Total research spending in FY 2011 grew 8.5 percent over the previous year to $1.2 billion, the third straight year the university has surpassed the billion dollar milestone. Thanks in part to research awards attained through the American Recovery and Reinvestment Act, federally funded research spending rose 10 percent over the previous fiscal year, accounting for 67 percent of total research expenditures.

The effort to transform the former Pfizer property known as the North Campus Research Complex (NCRC) into a vibrant multidisciplinary research hub accelerated greatly in FY 2011. By the end of the fiscal year, nearly 800 university and private sector employees had moved into NCRC offices and laboratories, and more than 100 proposals for scientific use of the facility had been reviewed.

The private sector engagement that is a hallmark of the NCRC came into bloom this year, with life science firms Boropharm and Lycera establishing their new corporate homes on the campus, and the opening of the Venture Accelerator to house small U-M-related startups. The move of the university’s Business Engagement Center and Office of Technology Transfer to NCRC and the co-location of research support services along with the addition of several "core" research services that can be used by scientists were also achieved in FY 2011. All of this effort sets the stage for the opening of several significant scientific laboratories at NCRC in FY 2012, and provides health services researchers from across U-M a hub for their work in the new Institute for Healthcare Policy and Innovation.

Physical Plant Improvements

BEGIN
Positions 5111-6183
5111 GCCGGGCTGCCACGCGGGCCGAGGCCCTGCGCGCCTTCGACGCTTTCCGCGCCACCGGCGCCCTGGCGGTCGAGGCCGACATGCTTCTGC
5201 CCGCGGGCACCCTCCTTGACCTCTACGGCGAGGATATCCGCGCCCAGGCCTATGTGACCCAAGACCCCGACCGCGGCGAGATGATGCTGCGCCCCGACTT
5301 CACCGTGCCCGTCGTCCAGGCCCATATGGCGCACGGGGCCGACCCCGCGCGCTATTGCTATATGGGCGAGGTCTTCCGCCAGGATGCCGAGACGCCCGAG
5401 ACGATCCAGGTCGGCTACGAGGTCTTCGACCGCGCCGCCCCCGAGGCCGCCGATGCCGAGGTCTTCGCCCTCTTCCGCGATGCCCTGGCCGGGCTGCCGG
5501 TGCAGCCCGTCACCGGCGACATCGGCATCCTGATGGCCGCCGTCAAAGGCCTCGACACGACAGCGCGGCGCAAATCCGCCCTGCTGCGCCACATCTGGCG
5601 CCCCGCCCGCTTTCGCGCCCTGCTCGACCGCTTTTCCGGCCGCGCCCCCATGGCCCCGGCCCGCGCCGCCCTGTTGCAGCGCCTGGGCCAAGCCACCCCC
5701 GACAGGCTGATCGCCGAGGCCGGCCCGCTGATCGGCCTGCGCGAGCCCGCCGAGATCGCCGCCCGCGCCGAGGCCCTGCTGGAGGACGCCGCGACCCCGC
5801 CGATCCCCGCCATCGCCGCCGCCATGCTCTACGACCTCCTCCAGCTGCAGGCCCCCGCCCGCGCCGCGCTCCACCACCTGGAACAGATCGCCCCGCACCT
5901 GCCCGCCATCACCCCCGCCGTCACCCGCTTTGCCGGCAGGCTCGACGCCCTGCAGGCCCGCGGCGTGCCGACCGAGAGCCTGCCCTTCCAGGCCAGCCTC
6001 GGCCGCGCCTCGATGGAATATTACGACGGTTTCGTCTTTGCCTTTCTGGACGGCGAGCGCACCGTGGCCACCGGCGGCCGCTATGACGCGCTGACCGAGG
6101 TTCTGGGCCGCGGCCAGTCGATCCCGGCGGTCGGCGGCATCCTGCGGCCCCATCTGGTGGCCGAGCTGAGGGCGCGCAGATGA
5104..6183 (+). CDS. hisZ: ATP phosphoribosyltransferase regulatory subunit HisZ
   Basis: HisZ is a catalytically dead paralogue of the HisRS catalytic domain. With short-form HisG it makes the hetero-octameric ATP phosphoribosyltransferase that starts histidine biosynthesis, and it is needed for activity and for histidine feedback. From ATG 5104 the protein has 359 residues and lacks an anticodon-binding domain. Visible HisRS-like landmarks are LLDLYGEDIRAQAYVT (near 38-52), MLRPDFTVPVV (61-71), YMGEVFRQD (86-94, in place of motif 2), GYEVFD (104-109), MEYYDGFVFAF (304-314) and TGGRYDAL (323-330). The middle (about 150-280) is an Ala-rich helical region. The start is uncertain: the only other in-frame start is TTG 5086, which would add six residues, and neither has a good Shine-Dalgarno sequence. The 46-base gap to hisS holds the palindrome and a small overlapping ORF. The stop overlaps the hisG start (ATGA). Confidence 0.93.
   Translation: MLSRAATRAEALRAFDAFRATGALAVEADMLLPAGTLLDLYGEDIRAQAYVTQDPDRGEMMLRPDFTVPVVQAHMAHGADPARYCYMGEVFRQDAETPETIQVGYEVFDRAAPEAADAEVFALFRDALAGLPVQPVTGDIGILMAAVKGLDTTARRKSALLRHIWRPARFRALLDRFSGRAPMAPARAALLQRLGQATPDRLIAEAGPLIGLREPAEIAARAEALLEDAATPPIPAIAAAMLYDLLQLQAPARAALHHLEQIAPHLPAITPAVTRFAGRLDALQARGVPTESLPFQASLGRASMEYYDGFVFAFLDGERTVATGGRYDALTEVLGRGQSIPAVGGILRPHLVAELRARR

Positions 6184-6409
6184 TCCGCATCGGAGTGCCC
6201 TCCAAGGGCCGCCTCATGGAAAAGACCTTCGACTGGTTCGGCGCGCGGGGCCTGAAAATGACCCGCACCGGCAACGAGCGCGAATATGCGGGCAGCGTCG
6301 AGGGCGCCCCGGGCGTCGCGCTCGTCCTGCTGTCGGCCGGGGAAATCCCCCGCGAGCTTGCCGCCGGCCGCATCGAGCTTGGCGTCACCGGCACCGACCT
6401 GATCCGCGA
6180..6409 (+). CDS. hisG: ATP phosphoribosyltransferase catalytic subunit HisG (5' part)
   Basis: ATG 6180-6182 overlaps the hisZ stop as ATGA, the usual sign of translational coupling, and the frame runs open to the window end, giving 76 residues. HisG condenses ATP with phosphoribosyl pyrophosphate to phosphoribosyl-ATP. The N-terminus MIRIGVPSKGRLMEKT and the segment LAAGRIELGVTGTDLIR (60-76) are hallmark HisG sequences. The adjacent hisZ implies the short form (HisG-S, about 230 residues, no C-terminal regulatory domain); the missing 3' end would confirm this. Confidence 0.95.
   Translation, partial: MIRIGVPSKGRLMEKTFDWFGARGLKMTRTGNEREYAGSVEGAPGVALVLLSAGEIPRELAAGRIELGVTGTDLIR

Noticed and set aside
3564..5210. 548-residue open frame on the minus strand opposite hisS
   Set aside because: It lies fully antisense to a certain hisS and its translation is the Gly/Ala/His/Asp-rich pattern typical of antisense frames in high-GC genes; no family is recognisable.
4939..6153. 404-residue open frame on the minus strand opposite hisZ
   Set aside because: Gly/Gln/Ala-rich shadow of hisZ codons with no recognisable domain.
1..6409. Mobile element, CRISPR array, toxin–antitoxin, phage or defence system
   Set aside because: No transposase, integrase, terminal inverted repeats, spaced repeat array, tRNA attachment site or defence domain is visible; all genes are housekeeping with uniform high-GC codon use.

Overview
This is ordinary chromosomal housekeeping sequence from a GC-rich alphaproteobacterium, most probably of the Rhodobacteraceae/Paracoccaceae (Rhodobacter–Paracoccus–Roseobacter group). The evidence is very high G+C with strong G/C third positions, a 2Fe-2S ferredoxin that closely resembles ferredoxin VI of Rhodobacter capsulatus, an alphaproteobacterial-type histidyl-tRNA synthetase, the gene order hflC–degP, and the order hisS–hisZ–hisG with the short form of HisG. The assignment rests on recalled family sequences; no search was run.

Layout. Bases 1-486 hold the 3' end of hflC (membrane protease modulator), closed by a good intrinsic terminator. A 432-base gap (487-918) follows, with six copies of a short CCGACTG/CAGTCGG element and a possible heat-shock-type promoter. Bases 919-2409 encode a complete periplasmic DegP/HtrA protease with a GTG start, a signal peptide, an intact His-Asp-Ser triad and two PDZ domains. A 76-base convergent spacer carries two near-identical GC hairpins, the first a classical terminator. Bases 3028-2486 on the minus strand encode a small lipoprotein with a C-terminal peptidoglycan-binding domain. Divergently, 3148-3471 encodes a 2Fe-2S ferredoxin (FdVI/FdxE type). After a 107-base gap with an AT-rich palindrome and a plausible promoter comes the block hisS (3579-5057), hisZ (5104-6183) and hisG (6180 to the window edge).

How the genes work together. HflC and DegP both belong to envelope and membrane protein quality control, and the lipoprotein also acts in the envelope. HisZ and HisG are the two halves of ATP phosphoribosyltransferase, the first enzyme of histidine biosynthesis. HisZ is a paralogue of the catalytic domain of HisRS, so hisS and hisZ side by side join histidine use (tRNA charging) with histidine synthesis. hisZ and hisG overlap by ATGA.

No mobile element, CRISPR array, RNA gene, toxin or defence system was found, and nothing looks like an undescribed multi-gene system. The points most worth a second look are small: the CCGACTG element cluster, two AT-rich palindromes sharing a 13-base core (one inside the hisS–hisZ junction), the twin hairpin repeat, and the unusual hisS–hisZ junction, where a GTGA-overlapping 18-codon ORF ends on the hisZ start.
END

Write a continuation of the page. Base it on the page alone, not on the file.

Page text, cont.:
The university’s facilities serve a wide range of needs, from research efforts and patient care to academics and the arts. With that in mind, we carefully choose which facilities should be renovated or replaced when investing in the university’s future.

Over the past decade, the university has invested an average of $497 million per year for renovation and replacement of buildings and related infrastructure. FY 2011 continued this trend, with the university completing more than 247 projects across campus. A number of significant facilities to support the university’s ever-changing academic, research, patient care, and athletic functions have recently been completed or are presently under construction.

North Quad Residential and Academic Complex, the first new residence hall constructed at the university in more than 40 years and one of the largest construction projects in university history, opened in fall 2010. In addition to residential spaces for 450 upper-level undergraduate students and classrooms, North Quad has offices for the School of Information and four academic units of LSA—Screen Arts & Cultures, Communication Studies, the Language Resource Center, and the Gayle Morris Sweetland Center for Writing. The facility features 19 state-of-the-art classrooms and three labs, television/video production studios, faculty offices, a dining center, a media gateway, and abundant common areas shared and utilized by all of the building occupants.

The facility is also home to two academic learning communities, the Global Scholars Program and the Max Kade German Program, providing a one-of-a-kind living and learning environment that leverages advanced networking technologies and international programs to extend the university experience to a global perspective. North Quad is a cornerstone of the university’s Residential Life Initiatives, a multi-year plan to revitalize and expand the residential experience for U-M students, and to strengthen the connection between living and learning on campus.

In FY 2011, work continued on another of the largest construction projects ever undertaken by the university—the replacement for the C.S. Mott Children’s Hospital and the Women’s Hospital, the latter of which will be known as the Von Voigtlander Women’s Hospital. The new facility, which is slated to open in November 2011, will total 1.1 million square feet with a capacity of nearly 350 beds. It is designed to bridge inpatient and outpatient services within the same medical disciplines to create a seamless approach to patient care. This state-of-the-art facility will help us continue to evolve, transform, and drive the future of children’s medicine and pregnancy and childbirth care.

The Endowment

The university’s long-term diversified investment strategy is designed to maximize total return, while our spending rule policy is designed to protect and grow the endowment corpus in real terms and provide dependable support for operations.